A jarrito is a type of Mexican fruit-flavored soft drink sold in a distinctive squarish bottle. Jarritos are brightly colored, sweet and refreshing non-alcoholic beverages that originated in Mexico but are now popular worldwide. Some key facts about jarritos:
- Jarritos are made with real fruit flavors like tamarind, mandarin, lime, grapefruit, pineapple, guava, mango, fruit punch, strawberry, jamaica (hibiscus) and toronja (grapefruit).
- The name “jarrito” means “little jug” in Spanish, referring to the drink’s traditional small glass bottles.
- Jarritos date back to the early 20th century when they were sold at Mexican markets in large clay jugs. The first bottled jarritos were produced in the 1920s.
- Today jarritos are exported around the world and popular with Hispanic communities as well as mainstream consumers.
- The flavors are sweet and intense, often described as brighter and fruitier than American sodas.
- Jarritos contain natural flavors but are also high in sugar. Most have 35-55 grams of sugar per 12 oz bottle.
- The vibrantly colored glass bottles and retro-styled logos are an iconic part of the jarritos brand image.
Jarritos remain a cherished taste of Mexico and Mexican culture, providing a tangy, sweet hit of fruit flavors in every sip.
History of Jarritos
The history of jarritos reaches back over a century. Some key events in the development of Mexico’s beloved fruit-flavored soda:
– Jarritos have their origins in the Mexican tradition of drinking juice, sugar and water called “aguas frescas.” Street vendors in the early 1900s sold these refreshing drinks in large clay jugs called jarros.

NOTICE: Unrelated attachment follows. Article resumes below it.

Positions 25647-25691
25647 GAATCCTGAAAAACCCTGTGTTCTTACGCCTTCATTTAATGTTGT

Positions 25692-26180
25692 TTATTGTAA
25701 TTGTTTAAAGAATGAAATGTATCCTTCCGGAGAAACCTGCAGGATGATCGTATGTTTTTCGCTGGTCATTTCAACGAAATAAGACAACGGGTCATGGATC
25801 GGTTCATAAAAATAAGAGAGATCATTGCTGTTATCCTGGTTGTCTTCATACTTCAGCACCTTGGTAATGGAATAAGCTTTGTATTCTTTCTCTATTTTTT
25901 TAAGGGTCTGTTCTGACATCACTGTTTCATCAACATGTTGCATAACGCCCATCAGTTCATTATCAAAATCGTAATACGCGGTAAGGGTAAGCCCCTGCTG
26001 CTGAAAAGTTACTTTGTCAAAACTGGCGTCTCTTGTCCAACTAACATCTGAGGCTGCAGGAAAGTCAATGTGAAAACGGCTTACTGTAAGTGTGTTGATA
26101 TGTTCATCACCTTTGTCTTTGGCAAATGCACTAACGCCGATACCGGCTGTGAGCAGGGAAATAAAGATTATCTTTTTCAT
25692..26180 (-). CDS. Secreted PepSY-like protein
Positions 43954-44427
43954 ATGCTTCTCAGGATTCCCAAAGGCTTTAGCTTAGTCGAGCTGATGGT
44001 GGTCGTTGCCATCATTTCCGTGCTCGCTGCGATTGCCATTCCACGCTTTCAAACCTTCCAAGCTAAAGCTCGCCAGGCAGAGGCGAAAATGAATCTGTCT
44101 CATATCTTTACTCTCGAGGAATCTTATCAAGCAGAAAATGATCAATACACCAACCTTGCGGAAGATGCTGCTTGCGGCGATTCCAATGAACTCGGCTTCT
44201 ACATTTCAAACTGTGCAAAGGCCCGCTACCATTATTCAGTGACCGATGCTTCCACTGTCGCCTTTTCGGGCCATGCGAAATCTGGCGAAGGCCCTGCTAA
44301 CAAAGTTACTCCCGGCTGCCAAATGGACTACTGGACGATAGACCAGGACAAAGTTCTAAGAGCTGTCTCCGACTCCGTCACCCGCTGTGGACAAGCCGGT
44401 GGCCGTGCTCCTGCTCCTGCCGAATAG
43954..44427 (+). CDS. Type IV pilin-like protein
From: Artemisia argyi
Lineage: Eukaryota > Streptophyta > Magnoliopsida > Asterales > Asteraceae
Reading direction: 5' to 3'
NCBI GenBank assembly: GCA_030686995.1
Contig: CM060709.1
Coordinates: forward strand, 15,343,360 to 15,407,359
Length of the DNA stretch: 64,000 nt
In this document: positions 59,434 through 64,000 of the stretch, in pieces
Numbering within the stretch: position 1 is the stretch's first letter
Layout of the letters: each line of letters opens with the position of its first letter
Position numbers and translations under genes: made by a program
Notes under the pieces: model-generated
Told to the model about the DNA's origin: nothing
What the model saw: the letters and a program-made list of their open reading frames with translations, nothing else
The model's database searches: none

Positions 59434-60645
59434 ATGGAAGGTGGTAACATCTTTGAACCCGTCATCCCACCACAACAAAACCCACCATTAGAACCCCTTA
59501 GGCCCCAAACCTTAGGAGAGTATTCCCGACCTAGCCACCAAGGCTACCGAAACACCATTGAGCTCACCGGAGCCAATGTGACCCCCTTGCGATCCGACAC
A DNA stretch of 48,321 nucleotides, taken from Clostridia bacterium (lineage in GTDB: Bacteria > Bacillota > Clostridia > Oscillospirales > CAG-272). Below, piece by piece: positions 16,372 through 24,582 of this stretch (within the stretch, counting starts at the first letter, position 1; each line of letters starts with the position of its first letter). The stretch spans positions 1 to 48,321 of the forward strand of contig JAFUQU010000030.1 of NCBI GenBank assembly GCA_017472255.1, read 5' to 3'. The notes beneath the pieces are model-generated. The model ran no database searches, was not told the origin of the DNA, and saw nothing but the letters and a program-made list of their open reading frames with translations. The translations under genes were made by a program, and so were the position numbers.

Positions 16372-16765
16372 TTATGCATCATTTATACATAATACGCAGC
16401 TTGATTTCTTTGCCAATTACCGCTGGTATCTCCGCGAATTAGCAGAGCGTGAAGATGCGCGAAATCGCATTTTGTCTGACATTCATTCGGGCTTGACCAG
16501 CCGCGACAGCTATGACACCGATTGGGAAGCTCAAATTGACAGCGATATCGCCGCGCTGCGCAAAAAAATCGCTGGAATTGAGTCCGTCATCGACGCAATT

– This inspired the first jarritos to be sold in the 1920s. The El Globo company bottled fruit-flavored sodas in glass bottles modeled after the jug vendors’ jars.
– Glass bottles were an important innovation as they allowed jarritos to be portable and able to be tightly sealed. This commercialized Mexican flavored sodas for the first time.
– Jarritos were originally marketed to adults as a sophisticated drink. Early advertising featured elegant women and the tagline “El buen tono,” or “the good tone.”
– By the 1950s and 60s, jarritos advertising shifted to focus more on children. The brands mascot, “Jarrito,” a little anthropomorphic bottle, was introduced.
– Exports to the United States began in the 1960s to serve displaced Mexican communities. This fueled jarritos’ growth for decades.
– Jarritos became widely recognized in the US in the 1990s and 2000s through promotions, TV appearances and sponsorships.
– The drinks are now distributed internationally across Europe, South America, Australia and Asia. Japan, Chile, Peru and Australia are major markets.
– While remaining committed to classic glass bottles and retro logo designs, jarritos continues to evolve.
– New flavors like strawberry, grapefruit and jamaica (hibiscus) have been added over the years alongside traditional flavors like tamarind, lime, fruit punch and mandarin.
– Product lines have expanded to include naturally sweetened options, alcohol spirits, soda fountains and even craft beers using jarritos flavors.
– Limited edition seasonal flavors like sandia (watermelon) have also been introduced.
After over 100 years, jarritos retains its quintessential Mexican flavors and branding while expanding its popularity worldwide. It’s grown into a global brand while retaining its sugary, fruity appeal.